Beyond looking locally and ensuring that my behaviors and my way of living is being mindful of the society within which I live, I must also look at the global world and determine where oppression and injustice is taking place. Primarily, I must focus on my Muslim brothers and sisters, where is the Ummah hurting and what is my role in alleviating their pain and suffering? This takes us to our next point, education – for we cannot understand how best to act unless we can understand the situation, context, and levels of oppression and injustice. 

  1. Education

“A man had a pet dog. He went out to fetch something from the market leaving his infant child in the care of his dog. When he returned to his house his dog welcomed him outside the house with a blood-stained mouth.

He thought for a moment that the dog had devoured his child and under the heat of passion he fired his gun and killed the dog there and then and went inside hurriedly. There he found his child well and alive.

He did not know, a wolf used to visit the town and since the door of his house was wide open it went inside and wanted to devour the child. The dog jumped upon the wolf and in battle he overpowered it and tore it into pieces and thereby saved the child from the wolf’s clutches. But the man in his extreme haste fired at his faithful dog which had saved the life of his child.

The man repented of his action and came to rescue his dog but it had already died. The man said that he looked into the eyes of his dog which were lamenting over his wisdom and saying: “O man! How hasty do you happen to be? You should have first entered the house and seen for yourself the true situation. Why have you killed me?’” 7

The above anecdote beautifully illustrates the need for seeking further clarification, understanding, and awareness of a situation prior to merely reacting. For many a times, a lack of education may lead us instead to furthering an injustice rather than righting a wrong or pursuing justice. 

When we look to gain an awareness of the local or global situation within which we live, and educate ourselves on how to best be on the side of justice, we must first ensure we are aware of what tools we are using to gain this knowledge. Three questions we can ask about the tool or source we use include:

  1. Who is advocating for this tool/source?
  2. Where does the funding for this tool/source come from? 
  3. What goals and purpose do these tools/sources have?

Once these questions are answered, we can begin to intelligently move forward whilst understanding potential biases, narrative framing, and reasons behind calls to action.

Next, the information that we gain, whether it be for a situation on a local, national, or global level we can then attempt to make an informed decision on how to move forward and act in the genuine best interest of the people or matters in question.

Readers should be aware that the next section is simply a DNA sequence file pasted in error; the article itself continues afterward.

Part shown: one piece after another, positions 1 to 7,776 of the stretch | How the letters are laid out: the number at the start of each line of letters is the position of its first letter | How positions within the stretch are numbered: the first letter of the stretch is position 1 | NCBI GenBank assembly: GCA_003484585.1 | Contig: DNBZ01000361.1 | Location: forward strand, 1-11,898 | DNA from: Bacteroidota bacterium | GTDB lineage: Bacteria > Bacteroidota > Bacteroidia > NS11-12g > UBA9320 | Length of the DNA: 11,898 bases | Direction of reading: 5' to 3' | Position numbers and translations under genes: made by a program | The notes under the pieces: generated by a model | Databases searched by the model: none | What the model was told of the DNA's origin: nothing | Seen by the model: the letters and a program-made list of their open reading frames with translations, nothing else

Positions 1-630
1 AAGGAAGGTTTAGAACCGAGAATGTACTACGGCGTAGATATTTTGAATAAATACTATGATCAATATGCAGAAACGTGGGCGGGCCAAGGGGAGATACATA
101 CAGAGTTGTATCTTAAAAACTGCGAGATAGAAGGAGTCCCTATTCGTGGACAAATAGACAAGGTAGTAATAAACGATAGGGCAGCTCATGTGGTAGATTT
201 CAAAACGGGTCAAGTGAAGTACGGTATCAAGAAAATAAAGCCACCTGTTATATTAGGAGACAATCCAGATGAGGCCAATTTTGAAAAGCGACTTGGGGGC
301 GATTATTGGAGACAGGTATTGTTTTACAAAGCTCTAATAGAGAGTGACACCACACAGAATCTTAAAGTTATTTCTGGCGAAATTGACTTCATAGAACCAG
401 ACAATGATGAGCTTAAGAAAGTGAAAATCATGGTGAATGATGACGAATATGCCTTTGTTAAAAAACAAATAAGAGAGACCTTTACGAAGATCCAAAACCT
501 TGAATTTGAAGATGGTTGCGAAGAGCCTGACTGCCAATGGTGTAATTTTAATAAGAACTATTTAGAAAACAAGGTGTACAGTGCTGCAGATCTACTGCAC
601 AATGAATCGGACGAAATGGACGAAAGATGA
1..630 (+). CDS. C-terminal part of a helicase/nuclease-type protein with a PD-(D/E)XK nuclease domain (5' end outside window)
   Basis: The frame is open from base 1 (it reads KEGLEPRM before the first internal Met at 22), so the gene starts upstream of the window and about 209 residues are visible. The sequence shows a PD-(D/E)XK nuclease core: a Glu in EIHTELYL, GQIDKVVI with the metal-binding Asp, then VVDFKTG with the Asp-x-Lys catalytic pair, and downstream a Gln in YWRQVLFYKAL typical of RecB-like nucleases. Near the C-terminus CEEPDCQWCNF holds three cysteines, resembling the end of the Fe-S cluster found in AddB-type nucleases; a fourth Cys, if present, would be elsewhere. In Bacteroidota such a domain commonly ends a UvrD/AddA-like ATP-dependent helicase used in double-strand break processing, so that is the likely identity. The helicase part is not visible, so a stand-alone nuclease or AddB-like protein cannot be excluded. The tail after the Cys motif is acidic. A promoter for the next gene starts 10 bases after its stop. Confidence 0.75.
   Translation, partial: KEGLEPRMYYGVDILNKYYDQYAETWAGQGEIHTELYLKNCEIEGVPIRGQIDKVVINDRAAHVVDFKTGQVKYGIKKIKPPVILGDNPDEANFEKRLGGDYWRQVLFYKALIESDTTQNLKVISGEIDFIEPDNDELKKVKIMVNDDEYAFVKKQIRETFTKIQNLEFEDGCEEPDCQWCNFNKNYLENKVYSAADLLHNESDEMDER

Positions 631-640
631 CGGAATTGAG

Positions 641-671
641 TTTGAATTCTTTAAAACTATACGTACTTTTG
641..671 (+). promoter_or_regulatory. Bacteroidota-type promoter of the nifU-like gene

1. Amr Bil Maʿrūf – Promoting Goodness in Society

Imām ʿAlī (ʿa) said:
“Indeed justice is the scale of Allah, the Glorified, which He has placed among the creation and installed for the establishment of truth; so do not oppose Him in His scale and do not contradict Him in His authority.”8 

The people in a Muslim community are bound together through the bonds of wilāyah (religious guardianship of the Ahlul Bayt (‘a)). “It is wilāyah that makes an integrated and fully functioning body out of the faithful. It is wilāyah that melts any kind of self-centeredness and egotism and causes love and self-sacrifice to flourish. Wilāyah is the spirit and [the] soul of Islam and it can give spiritual life to Islamic communities.”9

In Ziyārat ʿĀshūrāʾ, we are encouraged to demonstrate a practical aspect to this wilāyah, through “loving the Imām’s friends and to fight against his enemies. […] It is by no means enough that one just loves Imām Ḥusayn (ʿa) and considers Yazīd as an enemy, rather one must love their (Ahlul Bayt) friends and makes efforts to remain always at peace with those who are at peace with them forever, right up until the Day of Resurrection. This is the real challenge; otherwise just to love the Ahlul Bayt (ʿa) is not difficult. The only time one should be able to claim that one loves the Ahlul Bayt (ʿa) is when one loves their friends and by no means harms or hurts them.”10

In utilizing this concept of wilāyah, we must create a community amongst ourselves that encourages communal love and behaviors in line with the teachings of the Ahlul Bayt (ʿa). This would include, supporting each other in Godly endeavors, watching out for each other, supporting tarbiyyah (the upbringing of people) and parenting, and promoting education for Godly pursuits.  The other side of the coin would include standing up for peoples, communities, and against the oppressors whether they be local or abroad. This would require a level of awareness, critical thinking, and discerning judgment. As a community we would need to encourage each other in gaining an understanding of who the oppressors are, how they operate, and furthermore standing firm against them in every way possible.


All in all, this very cursory look at the foundations for raising a socially conscious child in today’s day and age are a general guideline that requires each family structure and community to work amongst themselves to cement what that looks like in every unit, specifying it for their needs and gaps.  

The Noble Prophet Muḥammad (ṣ) has said,
“A moment of justice is better than seventy years of worship in which you keep fasts and pass the nights in offering prayers and worship to Allah”.11 


1. Amini, Ibrahim. Principles of Upbringing Children. Ansariyan Publications – Qum, 1980.

2. Ibid.

3. Ibid. 

4. Musavi Lari, Sayyid Mujtaba. Youth and Morals, The Role of Justice in Society. https://www.al-islam.org/youth-and-morals-sayyid-mujtaba-musavi-lari/oppression

5. Sūrah ash-Shams (91), Verses 8-10

6. Ghurar al-Ḥikam, Ḥadīth #6134

7. Qara’ati, Muhsin. Lessons from Qur’an. https://www.al-islam.org/lessons-quran-muhsin-qaraati/social-justice 

8. Ghurar al-Ḥikam, Ḥadīth #6124

9. Shomali, Mohammad Ali. A Probe into Wilayah and its Social Dimensions. https://www.al-islam.org/message-thaqalayn/vol-10-n-3-autumn-2009/probe-wilayah-and-its-social-dimensions-shomali/probe 

10. Ibid. 

11. Jami’us Sa’adat, vol. II, p. 223

Spread the word